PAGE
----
On the Move is written with energy but with the consciousness of mortality. Sacks is 81. For years now, he has struggled with poor health and in February he revealed, in a frank and moving piece for the New York Times, that he has terminal cancer. In that article, he reflected that he was not a man of mild temperament but rather one “of vehement disposition, with violent enthusiasms, and extreme immoderation in all my passions”.

This book gives a vivid sense of many of those passions. One of the most striking is the author’s youthful love of motorcycles. He left England for the US in 1960 and worked for a time in California before finally settling in New York five years later. Leaving the UCLA clinic on a Friday night, he would get on his bike “and ride through the night, lying flat on the tank; the bike had only 30 horsepower, but if I lay flat I could get it to a little over 100 miles per hour, and crouched like this, I would hold the bike flat out for hour after hour”. He would get as far as the Grand Canyon – a thousand miles in a weekend – and show up for work bright and early on Monday morning. The photo­graphs of him in his leathers are something of a revelation, too. As someone has remarked on Twitter, the young Sacks was a stone cold fox – that’s the plain truth.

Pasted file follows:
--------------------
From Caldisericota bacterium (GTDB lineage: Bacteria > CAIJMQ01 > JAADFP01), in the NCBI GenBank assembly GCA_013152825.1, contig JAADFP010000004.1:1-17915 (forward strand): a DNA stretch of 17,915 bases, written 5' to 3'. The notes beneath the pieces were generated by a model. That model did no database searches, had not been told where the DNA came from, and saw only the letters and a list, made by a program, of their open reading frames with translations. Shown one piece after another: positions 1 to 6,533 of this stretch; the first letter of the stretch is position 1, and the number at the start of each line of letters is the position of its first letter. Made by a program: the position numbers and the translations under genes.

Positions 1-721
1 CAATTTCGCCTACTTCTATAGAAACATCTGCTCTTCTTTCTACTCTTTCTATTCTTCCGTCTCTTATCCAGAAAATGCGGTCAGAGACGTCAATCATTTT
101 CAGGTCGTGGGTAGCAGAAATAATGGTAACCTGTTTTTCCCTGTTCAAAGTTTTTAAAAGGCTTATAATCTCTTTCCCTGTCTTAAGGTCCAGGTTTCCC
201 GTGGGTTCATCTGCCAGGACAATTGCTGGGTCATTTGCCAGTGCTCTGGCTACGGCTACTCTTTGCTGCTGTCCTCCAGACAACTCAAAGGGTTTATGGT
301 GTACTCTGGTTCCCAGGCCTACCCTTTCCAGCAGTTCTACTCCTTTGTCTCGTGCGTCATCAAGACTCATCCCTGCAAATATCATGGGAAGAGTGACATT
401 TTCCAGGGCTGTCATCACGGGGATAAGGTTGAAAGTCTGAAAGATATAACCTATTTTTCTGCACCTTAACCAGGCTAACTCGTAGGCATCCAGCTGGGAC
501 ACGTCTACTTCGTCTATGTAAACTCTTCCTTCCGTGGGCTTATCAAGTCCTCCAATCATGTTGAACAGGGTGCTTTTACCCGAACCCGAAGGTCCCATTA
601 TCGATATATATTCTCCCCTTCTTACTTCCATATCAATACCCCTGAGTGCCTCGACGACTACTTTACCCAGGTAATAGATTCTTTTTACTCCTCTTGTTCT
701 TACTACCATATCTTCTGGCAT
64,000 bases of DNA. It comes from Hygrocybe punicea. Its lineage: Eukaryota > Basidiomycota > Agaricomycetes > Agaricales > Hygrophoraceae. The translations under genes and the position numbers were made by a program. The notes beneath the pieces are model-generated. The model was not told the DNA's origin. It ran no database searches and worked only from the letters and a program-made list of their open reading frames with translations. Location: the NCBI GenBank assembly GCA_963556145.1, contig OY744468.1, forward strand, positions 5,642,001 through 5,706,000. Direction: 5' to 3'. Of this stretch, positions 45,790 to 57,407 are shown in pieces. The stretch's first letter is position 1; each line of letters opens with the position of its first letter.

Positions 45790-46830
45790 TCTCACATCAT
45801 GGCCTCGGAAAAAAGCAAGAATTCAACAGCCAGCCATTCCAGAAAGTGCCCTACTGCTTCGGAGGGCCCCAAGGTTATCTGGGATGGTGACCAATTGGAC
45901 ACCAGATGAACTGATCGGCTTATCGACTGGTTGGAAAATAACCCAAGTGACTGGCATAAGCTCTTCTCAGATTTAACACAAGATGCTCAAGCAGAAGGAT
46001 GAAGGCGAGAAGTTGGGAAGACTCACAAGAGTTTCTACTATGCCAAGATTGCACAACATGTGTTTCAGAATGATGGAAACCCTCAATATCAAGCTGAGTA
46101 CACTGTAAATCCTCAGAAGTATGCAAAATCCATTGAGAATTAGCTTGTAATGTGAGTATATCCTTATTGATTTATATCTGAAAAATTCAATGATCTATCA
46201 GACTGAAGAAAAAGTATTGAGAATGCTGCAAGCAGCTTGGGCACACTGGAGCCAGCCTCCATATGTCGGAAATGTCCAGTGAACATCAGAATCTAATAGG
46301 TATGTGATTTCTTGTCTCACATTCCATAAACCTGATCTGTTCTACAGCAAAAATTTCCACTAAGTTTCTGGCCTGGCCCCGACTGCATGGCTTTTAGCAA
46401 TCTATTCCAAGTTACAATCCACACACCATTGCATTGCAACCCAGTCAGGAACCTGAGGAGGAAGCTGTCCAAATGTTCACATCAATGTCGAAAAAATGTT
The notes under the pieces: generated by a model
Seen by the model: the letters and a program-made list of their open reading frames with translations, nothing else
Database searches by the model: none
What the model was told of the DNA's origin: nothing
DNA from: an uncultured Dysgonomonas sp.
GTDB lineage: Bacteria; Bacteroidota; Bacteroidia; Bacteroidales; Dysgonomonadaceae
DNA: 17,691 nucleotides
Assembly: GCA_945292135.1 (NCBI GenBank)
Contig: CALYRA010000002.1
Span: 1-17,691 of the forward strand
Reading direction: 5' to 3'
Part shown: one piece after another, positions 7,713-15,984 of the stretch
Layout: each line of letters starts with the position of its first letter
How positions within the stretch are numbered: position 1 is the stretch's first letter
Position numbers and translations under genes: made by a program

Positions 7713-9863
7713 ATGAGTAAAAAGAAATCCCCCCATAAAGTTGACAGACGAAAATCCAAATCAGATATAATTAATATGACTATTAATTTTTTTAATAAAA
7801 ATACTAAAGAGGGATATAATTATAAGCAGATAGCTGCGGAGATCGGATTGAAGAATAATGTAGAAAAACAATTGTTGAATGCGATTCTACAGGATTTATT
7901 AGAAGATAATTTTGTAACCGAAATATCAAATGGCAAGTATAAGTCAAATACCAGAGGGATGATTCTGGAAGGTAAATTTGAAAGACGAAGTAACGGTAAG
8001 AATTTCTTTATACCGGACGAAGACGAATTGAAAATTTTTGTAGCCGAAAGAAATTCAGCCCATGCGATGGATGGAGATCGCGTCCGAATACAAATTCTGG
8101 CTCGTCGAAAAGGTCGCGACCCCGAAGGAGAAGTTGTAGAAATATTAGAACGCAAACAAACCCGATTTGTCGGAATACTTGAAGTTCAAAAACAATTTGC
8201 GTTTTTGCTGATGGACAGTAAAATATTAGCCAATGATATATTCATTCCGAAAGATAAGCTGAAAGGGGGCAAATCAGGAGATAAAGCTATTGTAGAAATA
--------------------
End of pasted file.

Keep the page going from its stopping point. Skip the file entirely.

It almost reads as if the speed of the bike allowed Sacks to leave himself behind. He also sought oblivion in drugs and weightlifting (he once held the California record for a full squat: 600 pounds) and swimming. He doesn’t speculate here on the reasons why he might have wanted to disappear but when just before he went up to Oxford his mother learned that he was gay (from his father; Sacks had asked him not to tell her but he had), she showed “a face of thunder” and said to her beloved youngest child, “You are an abomination,” and added, “I wish you had never been born.” He never stopped loving his parents and his relationship with his mother was repaired but such an encounter can only exact a heavy price.

In medicine, too, he was the odd one out. He fought against many of the conventions of his profession. He spent time in Guam among people afflicted by a syndrome similar to the sleeping sickness that had affected the patients in Awakenings, the difference being that in Guam the sufferers were fully integrated into the community. “This drove home to me how barbaric our own medicine and our own customs are in the ‘civilised’ world, where we put ill or demented people away and try to forget them.”

There is little that Sacks forgets. This book is a delight and a fine prompt to return to his earlier work. When he was 12, a schoolmaster noted: “Sacks will go far, if he does not go too far.” It’s our good fortune that he nearly did, flat out on the ride of his life, yet returned home to his notebook and pen.

On the Move: a Life by Oliver Sacks is published by Picador, 399pp, £20

Editor's note: on 30 August 2015, it was announced that Oliver Sacks had died at his home in New York. He was 82.